13 Comments

  1. Daniel James

    It’s quite clear to see that version 5.0 has been an absolute mess from start to finish. Usually I’d be quite sympathetic but the sheer amount of problems people are having with it thus far and considering it’s supposed to released as ‘stable’ in a couple of weeks is beyond worrying.

    I used to be a ‘Gutenberg supporter’ but at this point it’s clear to see that the motive for rushing the release is because of Automattic/Matt here. There’s always been a large favouring towards WordPress.com but with Gutenberg’s imminent inclusion it’s even more obvious there’s an agenda at play here.

    I’m happy to see Gutenberg merged in. It’s going to happen anyway, but it can’t be merged in this quickly as it’s causing so many problems. I find it insulting that Gutenberg gets fast tracked yet Dark Mode, the feature plugin I made which adds a new CSS file to the dashboard get rejected because it didn’t follow and pass all merge proposal checks… at least it had a merge proposal written.

    The Gutenberg team straight up lied about having a public merge proposal done for it. It’s things like this that are driving high profile contributors away from the project (I’m definitely not one of them by any means, But Rian from the A11y team and John from the Core team are to name but two people).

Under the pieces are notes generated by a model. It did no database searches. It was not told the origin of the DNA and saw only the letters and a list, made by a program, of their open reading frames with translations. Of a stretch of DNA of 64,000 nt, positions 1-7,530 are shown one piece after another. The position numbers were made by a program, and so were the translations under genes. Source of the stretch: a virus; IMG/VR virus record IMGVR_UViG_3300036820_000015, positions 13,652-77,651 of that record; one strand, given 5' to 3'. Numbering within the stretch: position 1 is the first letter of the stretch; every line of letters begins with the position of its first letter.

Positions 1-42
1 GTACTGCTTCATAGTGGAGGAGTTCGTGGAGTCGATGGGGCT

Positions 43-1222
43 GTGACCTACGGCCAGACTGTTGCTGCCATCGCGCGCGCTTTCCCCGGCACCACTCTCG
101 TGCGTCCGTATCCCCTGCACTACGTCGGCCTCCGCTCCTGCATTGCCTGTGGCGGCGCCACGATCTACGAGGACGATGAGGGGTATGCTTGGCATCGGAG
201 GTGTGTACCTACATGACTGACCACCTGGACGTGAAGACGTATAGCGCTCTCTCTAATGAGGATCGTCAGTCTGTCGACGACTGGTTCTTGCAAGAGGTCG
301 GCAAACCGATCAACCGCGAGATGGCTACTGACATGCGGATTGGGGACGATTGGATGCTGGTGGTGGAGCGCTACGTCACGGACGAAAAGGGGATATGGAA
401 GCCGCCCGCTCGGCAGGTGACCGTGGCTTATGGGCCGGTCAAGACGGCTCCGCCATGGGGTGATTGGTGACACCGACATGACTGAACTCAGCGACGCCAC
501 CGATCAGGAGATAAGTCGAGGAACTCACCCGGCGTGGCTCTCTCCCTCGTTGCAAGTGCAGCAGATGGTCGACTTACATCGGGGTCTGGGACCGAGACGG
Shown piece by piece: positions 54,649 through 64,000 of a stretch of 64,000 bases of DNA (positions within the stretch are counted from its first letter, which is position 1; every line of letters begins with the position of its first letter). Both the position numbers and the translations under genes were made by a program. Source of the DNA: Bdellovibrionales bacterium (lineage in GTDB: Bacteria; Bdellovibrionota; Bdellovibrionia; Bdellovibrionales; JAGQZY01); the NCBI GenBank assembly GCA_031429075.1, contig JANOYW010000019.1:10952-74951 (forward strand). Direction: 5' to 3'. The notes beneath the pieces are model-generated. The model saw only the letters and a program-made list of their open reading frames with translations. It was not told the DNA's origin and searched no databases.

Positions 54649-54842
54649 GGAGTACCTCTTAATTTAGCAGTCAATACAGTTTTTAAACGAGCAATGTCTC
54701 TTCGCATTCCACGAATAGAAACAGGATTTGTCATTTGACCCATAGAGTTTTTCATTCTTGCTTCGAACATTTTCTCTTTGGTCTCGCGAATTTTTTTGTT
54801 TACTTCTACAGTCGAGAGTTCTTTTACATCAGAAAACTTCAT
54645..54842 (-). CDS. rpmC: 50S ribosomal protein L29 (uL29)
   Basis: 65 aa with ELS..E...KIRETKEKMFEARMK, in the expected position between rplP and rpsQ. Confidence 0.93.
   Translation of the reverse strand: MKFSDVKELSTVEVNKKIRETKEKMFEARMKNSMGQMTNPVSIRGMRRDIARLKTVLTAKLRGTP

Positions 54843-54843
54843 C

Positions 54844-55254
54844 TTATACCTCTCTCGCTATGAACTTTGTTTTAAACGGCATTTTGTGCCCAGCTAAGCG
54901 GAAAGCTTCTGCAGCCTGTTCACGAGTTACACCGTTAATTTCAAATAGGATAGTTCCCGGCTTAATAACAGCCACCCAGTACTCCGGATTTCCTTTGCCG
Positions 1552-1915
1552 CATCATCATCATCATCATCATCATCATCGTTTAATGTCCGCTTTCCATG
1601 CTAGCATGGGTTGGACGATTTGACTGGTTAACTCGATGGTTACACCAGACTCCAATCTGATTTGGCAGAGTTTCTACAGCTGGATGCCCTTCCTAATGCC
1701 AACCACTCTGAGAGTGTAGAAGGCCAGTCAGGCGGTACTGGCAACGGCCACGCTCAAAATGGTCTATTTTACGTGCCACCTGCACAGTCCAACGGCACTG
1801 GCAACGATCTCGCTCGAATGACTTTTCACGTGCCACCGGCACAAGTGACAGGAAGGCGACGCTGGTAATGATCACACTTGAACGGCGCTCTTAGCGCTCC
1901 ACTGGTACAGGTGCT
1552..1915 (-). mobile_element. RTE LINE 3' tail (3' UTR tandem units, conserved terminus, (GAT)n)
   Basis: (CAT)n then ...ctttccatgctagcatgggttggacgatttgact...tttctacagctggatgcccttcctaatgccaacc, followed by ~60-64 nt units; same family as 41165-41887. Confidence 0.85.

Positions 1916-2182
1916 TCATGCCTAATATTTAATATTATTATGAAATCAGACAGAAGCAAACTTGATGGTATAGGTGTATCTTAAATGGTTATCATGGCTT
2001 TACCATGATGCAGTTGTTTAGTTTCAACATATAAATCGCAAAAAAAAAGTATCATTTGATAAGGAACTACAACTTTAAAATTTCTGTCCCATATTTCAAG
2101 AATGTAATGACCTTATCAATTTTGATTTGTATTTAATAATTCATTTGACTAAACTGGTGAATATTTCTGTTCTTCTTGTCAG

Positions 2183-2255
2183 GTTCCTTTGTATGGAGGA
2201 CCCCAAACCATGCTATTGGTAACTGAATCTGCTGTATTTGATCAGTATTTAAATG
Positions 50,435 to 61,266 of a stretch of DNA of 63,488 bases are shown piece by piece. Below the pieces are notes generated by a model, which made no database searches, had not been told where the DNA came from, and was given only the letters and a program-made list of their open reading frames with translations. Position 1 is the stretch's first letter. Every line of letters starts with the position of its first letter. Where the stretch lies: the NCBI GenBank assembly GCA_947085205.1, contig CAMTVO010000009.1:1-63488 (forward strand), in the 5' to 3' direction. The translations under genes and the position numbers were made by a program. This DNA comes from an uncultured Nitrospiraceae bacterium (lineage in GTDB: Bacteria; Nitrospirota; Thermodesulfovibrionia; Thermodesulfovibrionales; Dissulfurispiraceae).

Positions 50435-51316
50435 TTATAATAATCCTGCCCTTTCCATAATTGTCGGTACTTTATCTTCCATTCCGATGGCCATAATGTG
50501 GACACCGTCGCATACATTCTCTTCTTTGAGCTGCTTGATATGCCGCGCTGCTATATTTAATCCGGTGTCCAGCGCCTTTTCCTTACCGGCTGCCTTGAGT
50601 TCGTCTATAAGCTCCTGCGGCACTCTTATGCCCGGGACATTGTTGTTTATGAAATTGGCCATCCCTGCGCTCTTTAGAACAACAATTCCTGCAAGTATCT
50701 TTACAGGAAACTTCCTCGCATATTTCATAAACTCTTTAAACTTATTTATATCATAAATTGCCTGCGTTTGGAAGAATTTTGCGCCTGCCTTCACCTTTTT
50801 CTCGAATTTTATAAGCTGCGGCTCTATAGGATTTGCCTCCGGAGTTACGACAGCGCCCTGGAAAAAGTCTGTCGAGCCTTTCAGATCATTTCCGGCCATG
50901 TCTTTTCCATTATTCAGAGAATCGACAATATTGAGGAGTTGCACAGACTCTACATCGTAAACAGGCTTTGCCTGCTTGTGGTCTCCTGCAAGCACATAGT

Matt, Gary; don’t forget about the community you helped build here. It’s not helping anyone.

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    • David Decker

      Couldn’t agree more, Daniel!

      It is so frustrating over the last 12 months how engagement and feedback of the community gets ignored. Or that things get measured differently, for feature plugins like yours for example. I saw your proposal for Dark Mode and I can feel the frustration also as outside watcher – I did find that fair how you were threated – in comparison as how Gutenberg gets handled.

      It so saddens me.

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  2. Nick

    Some things got fixed, but new huge bugs were also introduced with this beta 3. About two weeks to go, and time is running out, I almost feel sorry for the core devs as the pressure on them must be astronomic now…

    https://wordpress.org/support/topic/wordpress-5-0-beta3-does-not-save-acf-metabox-data/

    Also, still no custom buttons on the Classic Block, which is really important for shortcodes.

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  3. Erick Danzer